Chickens have wings because they are birds, and birds by definition have wings. That the wings of chickens don't allow them to fly very well is irrelevant to their classification as birds.
Other flightless birds from history include the dodo, the moa and the elephant bird, which are now extinct. Extant flightless birds are the ostrich, the emu, the rhea, the cassowary, the kiwi and an odd New Zealand parrot called the kea. For some of these birds, such as the kiwi and the emu, the feathers resemble hair or fur more than feathers.
While the penguin also cannot fly through the air, its wings have been modified into appendages very much like flippers. These flippers allow the penguin to swim effortlessly under water in order to catch fish more efficiently.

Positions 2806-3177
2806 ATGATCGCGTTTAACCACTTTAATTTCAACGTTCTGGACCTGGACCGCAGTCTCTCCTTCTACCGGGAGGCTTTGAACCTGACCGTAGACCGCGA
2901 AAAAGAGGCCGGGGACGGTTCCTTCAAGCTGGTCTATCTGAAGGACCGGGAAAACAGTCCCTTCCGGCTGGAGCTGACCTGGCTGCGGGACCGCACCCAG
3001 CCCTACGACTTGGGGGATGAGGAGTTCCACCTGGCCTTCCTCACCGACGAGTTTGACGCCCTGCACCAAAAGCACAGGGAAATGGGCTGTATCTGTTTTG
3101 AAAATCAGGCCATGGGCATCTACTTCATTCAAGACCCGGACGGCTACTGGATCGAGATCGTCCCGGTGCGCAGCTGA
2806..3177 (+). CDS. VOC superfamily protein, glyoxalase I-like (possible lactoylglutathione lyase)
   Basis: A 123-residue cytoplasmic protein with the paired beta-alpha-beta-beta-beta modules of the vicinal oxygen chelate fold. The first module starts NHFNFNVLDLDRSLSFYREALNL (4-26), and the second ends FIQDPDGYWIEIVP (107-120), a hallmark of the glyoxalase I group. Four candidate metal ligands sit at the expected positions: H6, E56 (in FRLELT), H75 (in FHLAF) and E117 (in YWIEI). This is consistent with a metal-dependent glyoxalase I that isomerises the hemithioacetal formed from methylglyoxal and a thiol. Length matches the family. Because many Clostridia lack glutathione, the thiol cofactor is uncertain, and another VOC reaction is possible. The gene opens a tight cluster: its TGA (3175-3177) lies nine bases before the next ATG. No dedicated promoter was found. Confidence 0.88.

Scientists believe that some birds are flightless because they live in areas where there aren't many predators. Other flightless birds are big, such as the ostrich, and can defend themselves, their offspring and their territory.
The ancestor of the chicken is the red junglefowl, which originated in Southeast Asia. This bird can fly, but tends to restrict its flying to avoiding predators and reaching its roost in the trees.